With a little looking you'll find that plenty of great older Tickets and Stubs are available for you to discover too. Tickets
, depending on the event and the desirability of the particular ticket, will range in price from a dollar, to thousands, so there is an opportunity for all sports enthusiasts to participate.

Do you have questions about getting started in Ticket collecting, or finding Tickets from your favorite players or teams or related to a particular theme? Great! -- At ChicagoTIX.com we’re always happy to “talk tickets” most any time.

You can contact us at 314-960-6595 in
Chicago
days, eves or weekends or email us at ChicagoTix@aol.com .

Happy Collecting,
Joe                        
PS -- If you are already a Ticket collector we invite you to join the 1,200 repeat clients who have called on us as they continue to build their collections.
  

Here are a Dozen of our Favorite Tickets and Event Passes.
You can "Click" on any image to see a LARGER picture.


1    2     3
1. Super Bowl VII. Lots of great players and teams in almost 100 years of pro football, but still just one Perfect Season in NFL history.

2. National League 1970 All-Parks Pass # 68, PSA 10. Valid for entry to Arron & Mays 500th Home Runs and Banks 3000th Hit. -- Note that text verso uses the words "pass," "license" and "ticket" interchangeably.

3. Season Ticket # 2824, PSA 9, Valid for Clemente 3000th hit. The Pirates used this type of "punch season ticket" in the 1970s for many of their general admission season tickets.

4   5  
4. 1927 All MLB Parks Pass # 57. Issued to reporter Francis Powers who worked for papers in New York, Chicago and Cleveland during his career. Valid for Babe Ruth's 60th Home Run and the 110 win season of the NY Yankee's "Murderer's Row."

5. Ticket Stub and Program from the first Derby that produced a Triple Crown. The Kentucky Derby is the longest continuous running sporting event in the USA. The winner, Gallant Fox, is the only T.C. winner to have ever sired another T.C. winner! Did you know that 1930 was the first year the now famous three race sweep was promoted as "The Triple Crown?"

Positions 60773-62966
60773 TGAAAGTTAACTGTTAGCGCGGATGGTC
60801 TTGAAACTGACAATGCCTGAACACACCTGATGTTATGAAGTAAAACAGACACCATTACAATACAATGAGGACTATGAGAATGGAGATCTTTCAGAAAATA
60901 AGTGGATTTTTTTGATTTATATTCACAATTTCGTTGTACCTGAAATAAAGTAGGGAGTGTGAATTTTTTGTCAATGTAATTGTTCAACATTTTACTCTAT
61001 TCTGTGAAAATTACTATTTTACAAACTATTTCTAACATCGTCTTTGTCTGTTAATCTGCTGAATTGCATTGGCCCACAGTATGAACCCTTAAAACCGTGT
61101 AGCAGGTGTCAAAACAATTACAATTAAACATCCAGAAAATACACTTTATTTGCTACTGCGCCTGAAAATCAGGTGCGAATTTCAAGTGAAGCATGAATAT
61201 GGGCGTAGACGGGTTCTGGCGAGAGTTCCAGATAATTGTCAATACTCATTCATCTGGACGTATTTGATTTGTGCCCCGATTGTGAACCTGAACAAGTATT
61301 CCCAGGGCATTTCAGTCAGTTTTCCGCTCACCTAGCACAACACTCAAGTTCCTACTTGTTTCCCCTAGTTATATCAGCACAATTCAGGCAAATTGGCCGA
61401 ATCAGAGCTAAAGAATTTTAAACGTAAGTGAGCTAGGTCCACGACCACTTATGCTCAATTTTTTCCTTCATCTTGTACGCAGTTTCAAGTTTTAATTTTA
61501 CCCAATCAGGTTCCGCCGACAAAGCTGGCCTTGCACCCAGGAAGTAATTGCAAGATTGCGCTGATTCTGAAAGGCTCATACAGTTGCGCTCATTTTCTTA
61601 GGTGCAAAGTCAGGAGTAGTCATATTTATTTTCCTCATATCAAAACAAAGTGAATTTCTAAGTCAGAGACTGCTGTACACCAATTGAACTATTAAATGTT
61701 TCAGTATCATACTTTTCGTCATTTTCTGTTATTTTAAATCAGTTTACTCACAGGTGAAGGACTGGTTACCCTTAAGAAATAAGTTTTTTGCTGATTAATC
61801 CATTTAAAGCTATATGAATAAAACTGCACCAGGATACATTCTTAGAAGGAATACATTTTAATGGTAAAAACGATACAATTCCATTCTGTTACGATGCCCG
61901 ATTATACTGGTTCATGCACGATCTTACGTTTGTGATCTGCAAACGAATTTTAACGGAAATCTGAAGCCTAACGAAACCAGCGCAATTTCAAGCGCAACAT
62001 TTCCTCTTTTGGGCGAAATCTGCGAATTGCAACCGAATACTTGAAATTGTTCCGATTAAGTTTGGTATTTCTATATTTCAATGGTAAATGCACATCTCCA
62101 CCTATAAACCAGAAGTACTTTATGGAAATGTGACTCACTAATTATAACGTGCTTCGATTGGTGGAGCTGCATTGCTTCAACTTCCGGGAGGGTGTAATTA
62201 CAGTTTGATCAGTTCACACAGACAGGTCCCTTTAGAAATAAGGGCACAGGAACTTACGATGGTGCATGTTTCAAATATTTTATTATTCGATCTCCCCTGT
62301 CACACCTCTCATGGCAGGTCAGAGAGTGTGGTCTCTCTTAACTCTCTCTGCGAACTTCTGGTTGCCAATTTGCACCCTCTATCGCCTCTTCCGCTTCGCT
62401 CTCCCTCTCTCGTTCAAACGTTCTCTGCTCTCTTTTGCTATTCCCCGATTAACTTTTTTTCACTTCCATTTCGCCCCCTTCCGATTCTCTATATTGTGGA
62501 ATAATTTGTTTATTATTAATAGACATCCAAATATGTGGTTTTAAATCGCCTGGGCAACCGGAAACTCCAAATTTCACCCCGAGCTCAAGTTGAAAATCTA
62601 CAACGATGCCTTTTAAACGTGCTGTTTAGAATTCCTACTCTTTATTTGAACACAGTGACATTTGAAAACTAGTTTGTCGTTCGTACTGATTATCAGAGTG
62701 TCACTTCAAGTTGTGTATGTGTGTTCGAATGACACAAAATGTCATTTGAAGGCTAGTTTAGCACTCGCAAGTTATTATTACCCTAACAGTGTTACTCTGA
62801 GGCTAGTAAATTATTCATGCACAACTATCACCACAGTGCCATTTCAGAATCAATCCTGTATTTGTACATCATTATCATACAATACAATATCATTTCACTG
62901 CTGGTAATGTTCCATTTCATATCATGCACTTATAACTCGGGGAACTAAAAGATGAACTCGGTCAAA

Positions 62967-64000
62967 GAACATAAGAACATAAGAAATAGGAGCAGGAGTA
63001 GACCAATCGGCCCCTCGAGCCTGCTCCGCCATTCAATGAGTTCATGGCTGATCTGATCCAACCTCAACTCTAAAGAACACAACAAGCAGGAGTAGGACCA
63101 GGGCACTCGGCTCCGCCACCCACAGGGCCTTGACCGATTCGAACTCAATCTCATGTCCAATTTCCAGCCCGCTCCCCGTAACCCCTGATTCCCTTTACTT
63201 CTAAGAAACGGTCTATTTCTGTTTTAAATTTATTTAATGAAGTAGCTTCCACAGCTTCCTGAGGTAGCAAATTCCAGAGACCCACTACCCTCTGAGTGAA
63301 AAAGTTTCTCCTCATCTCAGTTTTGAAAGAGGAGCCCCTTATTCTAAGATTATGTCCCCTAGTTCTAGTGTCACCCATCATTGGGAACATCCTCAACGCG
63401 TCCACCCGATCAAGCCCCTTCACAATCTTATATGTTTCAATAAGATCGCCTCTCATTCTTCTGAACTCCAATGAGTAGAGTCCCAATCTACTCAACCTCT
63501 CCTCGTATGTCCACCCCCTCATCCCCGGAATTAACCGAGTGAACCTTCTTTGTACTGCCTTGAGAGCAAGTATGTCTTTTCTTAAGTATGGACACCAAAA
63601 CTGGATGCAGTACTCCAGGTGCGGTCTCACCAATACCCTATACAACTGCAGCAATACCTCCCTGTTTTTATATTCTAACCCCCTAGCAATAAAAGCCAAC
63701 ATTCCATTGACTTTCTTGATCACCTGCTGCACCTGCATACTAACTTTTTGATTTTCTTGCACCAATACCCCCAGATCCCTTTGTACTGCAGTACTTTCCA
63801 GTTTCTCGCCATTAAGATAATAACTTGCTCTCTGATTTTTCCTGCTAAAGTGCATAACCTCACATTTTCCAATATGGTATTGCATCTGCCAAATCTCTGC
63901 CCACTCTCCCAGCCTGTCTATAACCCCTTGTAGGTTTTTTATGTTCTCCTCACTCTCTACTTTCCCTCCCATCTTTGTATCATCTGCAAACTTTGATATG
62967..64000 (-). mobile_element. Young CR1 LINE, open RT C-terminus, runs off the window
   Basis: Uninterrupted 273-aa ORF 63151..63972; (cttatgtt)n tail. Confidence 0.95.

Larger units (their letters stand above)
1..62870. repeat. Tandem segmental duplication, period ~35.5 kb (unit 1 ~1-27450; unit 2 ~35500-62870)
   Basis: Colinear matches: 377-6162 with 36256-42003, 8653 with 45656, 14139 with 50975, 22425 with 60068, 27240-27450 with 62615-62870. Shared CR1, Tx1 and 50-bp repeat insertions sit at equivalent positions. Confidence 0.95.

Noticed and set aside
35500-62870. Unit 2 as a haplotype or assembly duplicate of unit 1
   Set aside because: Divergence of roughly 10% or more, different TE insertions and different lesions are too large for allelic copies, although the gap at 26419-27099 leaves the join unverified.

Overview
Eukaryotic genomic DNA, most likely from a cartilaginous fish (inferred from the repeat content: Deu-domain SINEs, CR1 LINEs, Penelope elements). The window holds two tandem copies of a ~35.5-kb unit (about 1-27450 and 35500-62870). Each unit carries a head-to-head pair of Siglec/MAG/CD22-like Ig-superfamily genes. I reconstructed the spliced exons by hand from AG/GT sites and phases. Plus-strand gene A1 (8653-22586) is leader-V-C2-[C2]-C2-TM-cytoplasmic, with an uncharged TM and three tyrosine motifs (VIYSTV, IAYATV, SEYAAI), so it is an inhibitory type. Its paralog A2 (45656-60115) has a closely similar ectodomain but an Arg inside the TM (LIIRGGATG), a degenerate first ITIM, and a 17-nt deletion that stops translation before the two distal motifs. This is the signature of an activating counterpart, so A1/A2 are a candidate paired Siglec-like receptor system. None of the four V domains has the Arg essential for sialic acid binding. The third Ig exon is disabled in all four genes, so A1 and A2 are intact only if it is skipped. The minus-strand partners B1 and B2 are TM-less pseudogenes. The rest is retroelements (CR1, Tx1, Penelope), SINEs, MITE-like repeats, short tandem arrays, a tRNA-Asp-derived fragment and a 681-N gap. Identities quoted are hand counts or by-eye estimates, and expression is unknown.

6   7   8
6. American League All-Parks Pass # 28 valid for Ted Williams 500th Home Run. Mint PSA 9. "Teddy Baseball." What more really need be said?

7. Super Bowl I Ticket Stub in the highest PSA grade ever awarded. Imagine the dramatic backdrop to this Ticket. Only three weeks existed between the date that the AFL and NFL brass signed off on the first Championship...and the contest's kick-off. It's remarkable that THE international mega-sports phenomena we know today as the Super Bowl grew from such humble (and hurried) beginnings.

8. First year Daytona 500 Ticket Stub. A once semi-private gathering of drivers, auto-techies and a few friends, was catapulted into the national spotlight with this now bigger than life race and multi-day mega event.

9   10   11

9. Cal Ripken Jr. with 2,131 straight starts, joins Lou Gehrig in MLB's "Iron-Man" immortality. It took him just over 13 years to pass Gehrig's 2130 record. Ripken was urged by teammates to take a "victory lap" around the ballpark and was congratulated along the way by many in the visitors' dugout, President Clinton and VP Gore, his wife and kids and Joe DiMaggio. After 23 minutes of cheers the game resumed and Ripken added a 6th inning home run, for good measure, in the win over the Angels.

10. The College All Stars vs. Broadway Joe Namath in his first game after Super Bowl III. The score at the end of the game was 26-24 in favor of the Jets, but many in the crowd of 74,000 and others today debate this Namath victory. Why? An on-field misinterpretation of the "dead ball rule" late in the game deprived the All-Stars of a legitimate touchdown and a win. This ticket from Row 1 / Seat 1, obtained in person from the game's official scorekeeper. -- Also of note is that most of the College All Stars vs. NFL Champs games drew 70,000 to 100,000+ fans in the annual contests that were played from 1939 to 1976. 

11. Badge from Tiger Woods first Pro event. The 16 year old would go on to change the golf world, and the definition of a sports super star, forever.

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12. Ticket from the 1950 "homecoming" of MLB's All Star Game. Sure, it would be great to have a full Ticket from the first All Star Game (also at White Sox park). It would be great to have a tough-to-find stub from the second ASG. But, given that those ducats have proved elusive, here's a rarely seen 1950 full Ticket.
Ralph Kiner sent the game into extra inning in the 9th with a home run. The contest was decided with a Red Schoendienst home run in the 14 inning. -- At least as dramatic and noteworthy was the broken elbow suffered by Ted Williams resulting from his 1st inning crash into the left field wall. Williams after a successful surgery returned to the Boston lineup on Sept. 15th.